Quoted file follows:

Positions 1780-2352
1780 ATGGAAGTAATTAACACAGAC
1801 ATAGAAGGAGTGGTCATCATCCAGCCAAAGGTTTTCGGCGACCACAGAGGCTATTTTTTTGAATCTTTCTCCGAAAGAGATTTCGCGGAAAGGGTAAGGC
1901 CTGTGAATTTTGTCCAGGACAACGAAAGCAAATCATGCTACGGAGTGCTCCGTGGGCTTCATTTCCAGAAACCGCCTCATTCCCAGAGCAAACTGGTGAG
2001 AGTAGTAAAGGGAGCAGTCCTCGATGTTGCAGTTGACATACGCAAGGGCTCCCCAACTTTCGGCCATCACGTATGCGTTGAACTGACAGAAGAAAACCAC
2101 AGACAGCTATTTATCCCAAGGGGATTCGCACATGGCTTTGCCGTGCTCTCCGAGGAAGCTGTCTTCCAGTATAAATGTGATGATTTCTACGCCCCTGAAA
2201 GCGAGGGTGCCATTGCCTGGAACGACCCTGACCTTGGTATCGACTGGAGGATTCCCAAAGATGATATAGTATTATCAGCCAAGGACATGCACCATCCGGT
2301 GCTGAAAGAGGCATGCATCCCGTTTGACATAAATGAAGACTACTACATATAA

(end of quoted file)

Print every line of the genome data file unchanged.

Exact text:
Positions 1780-2352
1780 ATGGAAGTAATTAACACAGAC
1801 ATAGAAGGAGTGGTCATCATCCAGCCAAAGGTTTTCGGCGACCACAGAGGCTATTTTTTTGAATCTTTCTCCGAAAGAGATTTCGCGGAAAGGGTAAGGC
1901 CTGTGAATTTTGTCCAGGACAACGAAAGCAAATCATGCTACGGAGTGCTCCGTGGGCTTCATTTCCAGAAACCGCCTCATTCCCAGAGCAAACTGGTGAG
2001 AGTAGTAAAGGGAGCAGTCCTCGATGTTGCAGTTGACATACGCAAGGGCTCCCCAACTTTCGGCCATCACGTATGCGTTGAACTGACAGAAGAAAACCAC
2101 AGACAGCTATTTATCCCAAGGGGATTCGCACATGGCTTTGCCGTGCTCTCCGAGGAAGCTGTCTTCCAGTATAAATGTGATGATTTCTACGCCCCTGAAA
2201 GCGAGGGTGCCATTGCCTGGAACGACCCTGACCTTGGTATCGACTGGAGGATTCCCAAAGATGATATAGTATTATCAGCCAAGGACATGCACCATCCGGT
2301 GCTGAAAGAGGCATGCATCCCGTTTGACATAAATGAAGACTACTACATATAA